India’s Disinfectant Tunnels – Emerging strategies to combat Coronavirus
The principle behind India’s new disinfectant tunnels is simple: wash your hands and walk through a tunnel in which overhead sprayers sprinkle disinfectant. This two-step process can considerably reduce the number of germs on an individual.
Reportedly, China began using such methods in February when a disinfectant tunnel was installed in the city of Chongqing.
The solution being used in the Tiruppur district of Tamil Nadu, where the first unit has been erected at the entrance to a large market, is diluted 1 per cent Sodium Hypochlorite. The dilution rate is one part per million (ppm).
In a statement by the District Collector, it was announced that World Health Organization (WHO) guidelines are being followed. The unit was tested and reviewed by a team of doctors who have deemed it safe. Even though the exact levels of efficacy on people passing through this tunnel cannot be determined, the unit will help supplement other measures like maintaining social distancing and wearing a mask for better personal hygiene.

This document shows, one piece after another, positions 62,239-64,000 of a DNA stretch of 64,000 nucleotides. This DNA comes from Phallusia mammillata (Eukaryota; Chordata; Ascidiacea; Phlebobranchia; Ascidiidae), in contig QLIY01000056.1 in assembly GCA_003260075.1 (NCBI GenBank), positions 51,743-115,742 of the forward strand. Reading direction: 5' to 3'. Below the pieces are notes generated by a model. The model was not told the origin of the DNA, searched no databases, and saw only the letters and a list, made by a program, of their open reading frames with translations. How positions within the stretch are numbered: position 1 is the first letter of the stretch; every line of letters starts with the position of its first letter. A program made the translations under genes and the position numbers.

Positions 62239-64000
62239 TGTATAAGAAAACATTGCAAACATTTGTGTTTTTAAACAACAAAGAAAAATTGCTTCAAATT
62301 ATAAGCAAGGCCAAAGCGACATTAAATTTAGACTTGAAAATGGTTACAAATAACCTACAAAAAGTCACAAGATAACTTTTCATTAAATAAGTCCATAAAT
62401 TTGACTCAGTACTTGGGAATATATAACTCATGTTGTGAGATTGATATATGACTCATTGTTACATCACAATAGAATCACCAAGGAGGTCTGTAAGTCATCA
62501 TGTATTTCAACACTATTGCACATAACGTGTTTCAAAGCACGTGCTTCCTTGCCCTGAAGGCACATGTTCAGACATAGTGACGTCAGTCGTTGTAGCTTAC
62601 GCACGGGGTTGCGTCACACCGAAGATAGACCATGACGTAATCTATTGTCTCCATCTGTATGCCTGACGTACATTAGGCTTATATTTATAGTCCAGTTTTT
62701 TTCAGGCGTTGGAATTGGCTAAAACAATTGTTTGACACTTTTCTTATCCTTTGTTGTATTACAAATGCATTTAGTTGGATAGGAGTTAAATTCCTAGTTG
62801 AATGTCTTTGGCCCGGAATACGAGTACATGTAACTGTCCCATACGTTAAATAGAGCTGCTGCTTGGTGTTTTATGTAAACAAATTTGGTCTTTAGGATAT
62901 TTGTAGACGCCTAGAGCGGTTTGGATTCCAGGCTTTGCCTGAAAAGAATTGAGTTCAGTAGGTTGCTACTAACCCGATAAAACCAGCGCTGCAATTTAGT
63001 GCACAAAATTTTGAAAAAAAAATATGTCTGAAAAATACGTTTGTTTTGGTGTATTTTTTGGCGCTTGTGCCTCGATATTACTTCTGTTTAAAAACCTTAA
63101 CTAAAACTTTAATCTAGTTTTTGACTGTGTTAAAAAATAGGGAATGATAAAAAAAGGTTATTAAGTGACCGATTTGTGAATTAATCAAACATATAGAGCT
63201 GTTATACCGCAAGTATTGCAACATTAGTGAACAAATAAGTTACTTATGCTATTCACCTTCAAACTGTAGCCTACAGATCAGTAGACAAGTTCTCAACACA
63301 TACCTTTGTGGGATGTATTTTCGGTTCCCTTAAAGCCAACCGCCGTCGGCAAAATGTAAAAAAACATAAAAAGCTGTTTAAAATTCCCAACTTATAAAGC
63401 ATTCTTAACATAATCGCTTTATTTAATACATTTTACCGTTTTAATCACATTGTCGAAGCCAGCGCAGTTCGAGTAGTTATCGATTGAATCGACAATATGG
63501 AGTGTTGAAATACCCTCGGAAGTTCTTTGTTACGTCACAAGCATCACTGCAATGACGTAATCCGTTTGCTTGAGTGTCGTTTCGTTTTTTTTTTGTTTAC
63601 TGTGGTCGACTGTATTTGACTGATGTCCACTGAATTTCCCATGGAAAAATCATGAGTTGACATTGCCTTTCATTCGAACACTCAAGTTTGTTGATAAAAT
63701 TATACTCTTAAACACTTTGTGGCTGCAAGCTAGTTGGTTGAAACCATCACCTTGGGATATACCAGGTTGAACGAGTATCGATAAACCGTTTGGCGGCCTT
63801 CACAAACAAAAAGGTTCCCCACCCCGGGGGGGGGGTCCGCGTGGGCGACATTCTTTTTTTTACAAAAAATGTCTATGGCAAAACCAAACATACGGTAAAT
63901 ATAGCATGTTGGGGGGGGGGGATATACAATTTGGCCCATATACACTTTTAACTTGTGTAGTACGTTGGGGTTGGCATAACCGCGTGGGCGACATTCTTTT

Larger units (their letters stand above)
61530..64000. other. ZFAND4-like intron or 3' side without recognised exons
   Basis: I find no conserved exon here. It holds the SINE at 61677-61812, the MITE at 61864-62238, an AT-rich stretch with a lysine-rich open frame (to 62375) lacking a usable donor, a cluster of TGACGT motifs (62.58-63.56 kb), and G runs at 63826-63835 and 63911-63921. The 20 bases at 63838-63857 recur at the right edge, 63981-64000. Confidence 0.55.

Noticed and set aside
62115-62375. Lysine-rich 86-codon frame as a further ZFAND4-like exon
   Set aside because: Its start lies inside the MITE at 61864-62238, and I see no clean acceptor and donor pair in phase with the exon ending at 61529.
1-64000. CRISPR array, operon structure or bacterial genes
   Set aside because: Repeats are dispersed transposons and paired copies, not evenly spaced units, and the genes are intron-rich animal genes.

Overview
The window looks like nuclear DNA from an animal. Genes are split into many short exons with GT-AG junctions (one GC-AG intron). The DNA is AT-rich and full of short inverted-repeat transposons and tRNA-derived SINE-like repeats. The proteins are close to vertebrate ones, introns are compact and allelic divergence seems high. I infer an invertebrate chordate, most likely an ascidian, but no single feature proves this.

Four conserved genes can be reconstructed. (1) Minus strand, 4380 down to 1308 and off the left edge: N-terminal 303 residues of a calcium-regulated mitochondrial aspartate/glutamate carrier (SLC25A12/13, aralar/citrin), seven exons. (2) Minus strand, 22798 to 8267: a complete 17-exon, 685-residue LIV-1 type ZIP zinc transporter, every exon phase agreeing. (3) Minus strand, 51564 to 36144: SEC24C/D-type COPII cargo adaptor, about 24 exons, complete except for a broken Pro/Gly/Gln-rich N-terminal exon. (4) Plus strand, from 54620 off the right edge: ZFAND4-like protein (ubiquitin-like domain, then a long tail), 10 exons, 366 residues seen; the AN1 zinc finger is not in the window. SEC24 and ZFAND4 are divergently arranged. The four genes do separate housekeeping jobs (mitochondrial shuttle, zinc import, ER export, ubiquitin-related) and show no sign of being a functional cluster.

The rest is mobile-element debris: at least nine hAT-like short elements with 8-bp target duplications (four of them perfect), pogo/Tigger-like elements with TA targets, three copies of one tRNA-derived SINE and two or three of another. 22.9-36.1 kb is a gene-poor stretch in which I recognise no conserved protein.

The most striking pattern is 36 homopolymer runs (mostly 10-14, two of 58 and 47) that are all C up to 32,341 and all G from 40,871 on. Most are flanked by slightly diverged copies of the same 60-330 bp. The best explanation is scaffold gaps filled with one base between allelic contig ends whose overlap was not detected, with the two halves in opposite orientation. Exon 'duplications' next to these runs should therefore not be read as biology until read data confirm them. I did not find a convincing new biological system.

The idea for this system came from Young Indians, a non-profit entity with the Confederation of Indian Industry (CII). Their initiative was accepted by the administration, fine-tuned, built and set up.
Costing Rs. 90,000, each installation consumes 50 litres of the solution in one hour and can operate for 16 hours at a stretch.
Across the world, in addition to existing measures to combat the spread of coronavirus, new ones such as these disinfection tunnels are being tested and employed.
Authorities in the Bosnian capital of Sarajevo also began installing locally produced disinfection tunnels outside the city's administration buildings.
Similarly, a seller’s union in Guadalajara, Mexico established ozone-based sanitation tunnels at the country’s 2nd largest food market to combat the spread of COVID-19.
While relatively cost effective and easy to set up, this model can be replicated across the country.
However, it is still important to note that disinfection tunnels are not meant to be one hundred percent effective and are only supplementary to existing measures like washing hands, wearing masks and maintaining physical distance.